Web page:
The question of how to pay to repair roadways and transit systems built in the heady era of post-World War II expansion is demanding center stage this spring, with projections that traditional funding can no longer meet the need.
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With pressure mounting to avert a transportation funding crisis this summer, the Obama administration Tuesday opened the door for states to collect tolls on interstate highways to raise revenue for roadway repairs.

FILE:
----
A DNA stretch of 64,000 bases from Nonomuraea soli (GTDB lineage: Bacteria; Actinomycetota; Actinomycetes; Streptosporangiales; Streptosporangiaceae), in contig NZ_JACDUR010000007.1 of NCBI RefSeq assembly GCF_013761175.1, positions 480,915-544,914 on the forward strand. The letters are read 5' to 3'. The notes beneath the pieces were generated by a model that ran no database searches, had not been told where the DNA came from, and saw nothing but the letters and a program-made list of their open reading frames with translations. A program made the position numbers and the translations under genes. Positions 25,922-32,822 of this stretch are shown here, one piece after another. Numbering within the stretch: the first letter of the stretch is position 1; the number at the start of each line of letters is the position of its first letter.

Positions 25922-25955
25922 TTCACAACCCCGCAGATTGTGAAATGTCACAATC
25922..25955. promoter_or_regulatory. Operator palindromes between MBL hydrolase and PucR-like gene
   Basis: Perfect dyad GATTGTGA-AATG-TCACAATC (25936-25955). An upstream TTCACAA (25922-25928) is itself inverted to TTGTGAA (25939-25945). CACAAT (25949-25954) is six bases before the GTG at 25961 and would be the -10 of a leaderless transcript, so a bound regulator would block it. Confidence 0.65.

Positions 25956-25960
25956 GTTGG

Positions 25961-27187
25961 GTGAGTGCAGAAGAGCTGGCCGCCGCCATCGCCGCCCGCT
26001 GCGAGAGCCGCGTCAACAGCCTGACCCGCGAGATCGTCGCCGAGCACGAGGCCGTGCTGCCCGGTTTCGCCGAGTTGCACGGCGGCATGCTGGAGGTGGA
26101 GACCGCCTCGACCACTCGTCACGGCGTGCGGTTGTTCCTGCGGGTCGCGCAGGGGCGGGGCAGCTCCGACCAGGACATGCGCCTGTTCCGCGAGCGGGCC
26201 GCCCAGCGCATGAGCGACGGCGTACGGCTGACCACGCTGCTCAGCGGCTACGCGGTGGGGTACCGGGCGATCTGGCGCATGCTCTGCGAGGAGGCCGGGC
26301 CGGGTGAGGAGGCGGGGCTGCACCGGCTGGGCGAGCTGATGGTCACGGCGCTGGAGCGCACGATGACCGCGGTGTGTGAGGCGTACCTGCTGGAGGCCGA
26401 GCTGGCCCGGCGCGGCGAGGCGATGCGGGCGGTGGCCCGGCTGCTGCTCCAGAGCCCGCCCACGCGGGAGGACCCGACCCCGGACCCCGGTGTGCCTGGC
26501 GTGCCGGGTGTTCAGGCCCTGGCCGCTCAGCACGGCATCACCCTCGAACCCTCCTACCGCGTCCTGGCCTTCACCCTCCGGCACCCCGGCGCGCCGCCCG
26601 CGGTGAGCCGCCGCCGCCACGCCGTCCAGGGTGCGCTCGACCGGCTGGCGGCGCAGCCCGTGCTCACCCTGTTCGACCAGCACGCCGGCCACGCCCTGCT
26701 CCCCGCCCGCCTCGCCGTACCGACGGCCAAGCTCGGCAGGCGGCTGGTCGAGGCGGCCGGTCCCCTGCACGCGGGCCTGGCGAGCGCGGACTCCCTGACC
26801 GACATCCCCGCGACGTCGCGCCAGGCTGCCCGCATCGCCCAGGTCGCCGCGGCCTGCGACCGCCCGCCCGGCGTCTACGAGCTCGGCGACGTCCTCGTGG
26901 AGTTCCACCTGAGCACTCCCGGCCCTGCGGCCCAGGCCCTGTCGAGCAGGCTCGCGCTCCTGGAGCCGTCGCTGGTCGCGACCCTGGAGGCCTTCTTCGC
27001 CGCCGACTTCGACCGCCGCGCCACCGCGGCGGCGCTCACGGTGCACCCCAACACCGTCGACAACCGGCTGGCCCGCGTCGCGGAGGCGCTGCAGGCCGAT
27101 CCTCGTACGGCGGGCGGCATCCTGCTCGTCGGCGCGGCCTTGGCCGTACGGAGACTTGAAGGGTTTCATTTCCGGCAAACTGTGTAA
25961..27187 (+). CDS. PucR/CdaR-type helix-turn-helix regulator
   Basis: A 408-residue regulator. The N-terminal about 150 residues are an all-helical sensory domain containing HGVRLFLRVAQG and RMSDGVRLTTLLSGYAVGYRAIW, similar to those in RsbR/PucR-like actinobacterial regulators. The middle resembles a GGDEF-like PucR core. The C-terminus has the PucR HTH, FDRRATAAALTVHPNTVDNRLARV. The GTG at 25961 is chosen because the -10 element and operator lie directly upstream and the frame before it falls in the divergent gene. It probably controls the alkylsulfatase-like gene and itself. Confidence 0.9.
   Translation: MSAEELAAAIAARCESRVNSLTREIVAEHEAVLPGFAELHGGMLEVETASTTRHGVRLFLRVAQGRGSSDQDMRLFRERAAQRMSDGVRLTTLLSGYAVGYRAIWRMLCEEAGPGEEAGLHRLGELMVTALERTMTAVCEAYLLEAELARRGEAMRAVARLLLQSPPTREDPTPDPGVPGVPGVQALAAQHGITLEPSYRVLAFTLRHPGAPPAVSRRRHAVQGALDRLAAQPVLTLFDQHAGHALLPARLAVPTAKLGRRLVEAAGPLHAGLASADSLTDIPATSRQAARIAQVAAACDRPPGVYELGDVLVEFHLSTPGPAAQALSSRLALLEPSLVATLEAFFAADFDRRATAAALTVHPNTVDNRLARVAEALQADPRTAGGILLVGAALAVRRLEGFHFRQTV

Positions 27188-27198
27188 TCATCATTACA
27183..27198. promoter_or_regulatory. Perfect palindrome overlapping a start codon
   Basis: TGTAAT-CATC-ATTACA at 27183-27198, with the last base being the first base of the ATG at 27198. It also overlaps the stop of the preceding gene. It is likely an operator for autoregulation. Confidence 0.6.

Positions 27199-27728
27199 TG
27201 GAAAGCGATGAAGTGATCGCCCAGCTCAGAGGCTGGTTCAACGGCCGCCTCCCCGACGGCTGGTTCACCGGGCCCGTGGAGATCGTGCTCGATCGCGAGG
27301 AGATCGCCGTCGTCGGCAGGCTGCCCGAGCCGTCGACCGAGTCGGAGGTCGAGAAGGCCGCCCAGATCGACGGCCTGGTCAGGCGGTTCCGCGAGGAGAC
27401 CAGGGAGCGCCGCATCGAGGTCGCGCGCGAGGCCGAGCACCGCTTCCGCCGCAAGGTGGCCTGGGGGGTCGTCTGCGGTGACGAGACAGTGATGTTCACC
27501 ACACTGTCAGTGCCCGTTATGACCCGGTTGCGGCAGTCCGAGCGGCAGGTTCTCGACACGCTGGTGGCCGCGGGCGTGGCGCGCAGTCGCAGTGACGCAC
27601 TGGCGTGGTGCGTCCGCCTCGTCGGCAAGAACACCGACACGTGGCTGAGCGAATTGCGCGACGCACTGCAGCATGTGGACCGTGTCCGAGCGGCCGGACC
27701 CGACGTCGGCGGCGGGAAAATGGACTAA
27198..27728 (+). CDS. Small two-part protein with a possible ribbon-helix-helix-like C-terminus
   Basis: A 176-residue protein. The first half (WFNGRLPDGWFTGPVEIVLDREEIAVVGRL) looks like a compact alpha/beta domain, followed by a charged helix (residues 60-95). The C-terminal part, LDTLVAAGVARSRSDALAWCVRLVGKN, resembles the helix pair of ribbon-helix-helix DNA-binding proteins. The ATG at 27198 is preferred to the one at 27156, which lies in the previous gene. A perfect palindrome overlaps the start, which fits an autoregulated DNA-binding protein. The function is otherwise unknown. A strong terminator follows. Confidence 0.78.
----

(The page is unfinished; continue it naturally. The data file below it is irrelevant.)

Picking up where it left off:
The proposal, contained in a four-year, $302 billion White House transportation bill, would reverse a long-standing federal prohibition on most interstate tolling.
Though some older segments of the network — notably the Pennsylvania and New Jersey turnpikes and Interstate 95 in Maryland and Virginia — are toll roads, most of the 46,876-mile system has been toll-free.